In the People of the Pandemic game, a player inputs their zip code or choses a community size in order to make the game play more personalized to their real life situation.

Creating the game took six weeks, and highlighted some of the many challenges in effectively visualising data during the pandemic. Wu and her team grappled with many questions, such as the methodology behind the game logic and simulation, working with experts to vet the choices in the game, and ultimately understanding the complexity and nuance of the data sets that inspired the game.

The challenges of visualizing the uncertain

Behind every chat, graph, or model that you see during the pandemic is a complex set of choices and tradeoffs that the designer has made to get to a final product. Amanda Makulec is a data viz lead at Excella, and has a public health background, which informs her understanding of the tradeoffs that are being made; “So much about the case data and even the deaths data has so much uncertainty around it. We have an expectation these days that data is instant, but the reality is that case reports for COVID-19 data move through a somewhat manual process.” For example, there’s a lag from when a test is taken to processing the test in a lab to when the result gets recorded in the official counts in a local or national repository.

While many graphs emphasize comparability, Makulec points out that definitions are  inconsistent across states and countries, for example, what counts as a death attributed to COVID-19. Cases are also a function of the rate of testing that is happening, which varies widely in different countries. In addition we have to consider data quality, when“at every level where you are aggregating data, small data quality issues at the lowest level get compounded as you aggregate up and up. This is why the CDC will say trust the data at your local administrative level first.”

Similarly, when talking about the process for the “People of the Pandemic” game, Wu reflected on the importance of “anyone who is thinking about visualizing pandemic data becoming intimately aware of the data collection challenges. Not every country collects data the same way, not every country has the same metric on who gets tested, different countries have different requirements on what counts as a COVID death.” 

For Wu and her team, these challenges informed a crucial decision in their game. “This is part of the reason why we decided not to use current data because there were so many grey areas. We had to go with a fictional virus. We were trying to balance and juggle the simulation and trying to get those underlying numbers as close to what we know in reality, but being careful not to say we are trying to simulate the virus itself.”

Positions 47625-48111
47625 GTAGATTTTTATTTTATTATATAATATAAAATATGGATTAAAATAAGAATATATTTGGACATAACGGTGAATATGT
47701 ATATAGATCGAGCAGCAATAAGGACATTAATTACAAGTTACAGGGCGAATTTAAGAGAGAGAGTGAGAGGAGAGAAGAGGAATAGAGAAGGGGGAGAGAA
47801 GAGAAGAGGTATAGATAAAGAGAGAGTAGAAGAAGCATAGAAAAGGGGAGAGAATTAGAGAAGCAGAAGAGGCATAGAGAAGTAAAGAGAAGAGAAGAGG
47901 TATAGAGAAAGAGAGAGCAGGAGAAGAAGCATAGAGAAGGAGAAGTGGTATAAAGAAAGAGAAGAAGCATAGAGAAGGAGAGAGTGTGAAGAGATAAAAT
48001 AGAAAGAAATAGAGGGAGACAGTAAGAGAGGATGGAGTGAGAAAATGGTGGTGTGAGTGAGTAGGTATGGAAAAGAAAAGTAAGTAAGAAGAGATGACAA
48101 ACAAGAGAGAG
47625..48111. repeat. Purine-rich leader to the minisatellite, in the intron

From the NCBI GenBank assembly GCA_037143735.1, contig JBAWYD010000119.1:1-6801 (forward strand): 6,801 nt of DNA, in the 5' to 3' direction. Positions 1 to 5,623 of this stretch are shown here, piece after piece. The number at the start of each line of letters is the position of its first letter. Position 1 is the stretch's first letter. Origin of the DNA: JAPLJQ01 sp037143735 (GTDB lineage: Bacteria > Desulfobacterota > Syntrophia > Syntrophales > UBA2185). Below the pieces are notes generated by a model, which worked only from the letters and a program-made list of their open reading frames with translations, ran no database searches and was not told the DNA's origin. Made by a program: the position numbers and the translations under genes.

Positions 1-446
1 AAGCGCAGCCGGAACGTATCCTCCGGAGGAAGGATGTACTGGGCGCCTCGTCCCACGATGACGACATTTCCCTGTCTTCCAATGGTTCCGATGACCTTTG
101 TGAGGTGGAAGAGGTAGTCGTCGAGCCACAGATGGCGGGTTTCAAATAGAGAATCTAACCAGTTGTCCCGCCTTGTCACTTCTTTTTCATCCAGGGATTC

In People of the Pandemic, data visualization shows the potential impacts of players’ choices, visualized in infected cases by age group, day, and available hospital beds.
During gameplay in People of the Pandemic, data visualization shows the potential impacts of players’ choices, visualized in infected cases by age group, day, and available hospital beds. Due to how new and rapidly changing COVID-19 data is, the game visualized a virus, rather than specifically the novel coronavirus.

Perhaps the biggest challenge for data visualization designers during the pandemic is how quickly the data changes and how much uncertainty we are dealing with. Part of the comfort and popularity of data visualisations during this time is the perception that it makes us more certain, and it makes the data seem more certain. “Visualizing data makes it seem more certain, but with the coronavirus data there is so much unknown unquantified uncertainty. What do we do when we have people demanding more visualisations of data that is very uncertain? We’re really bad at visualizing uncertainty,” reflects Makulec.

Becoming better data viz creators and consumers

We like certainty. We like feeling like we understand, like we have some kind of control. Wu reminds us that “A lot of people who don’t do data viz won’t know to look into the methodologies. They will see an official looking chart and take it as a hard fact.” Herein lies the risk for both data viz creators and consumers.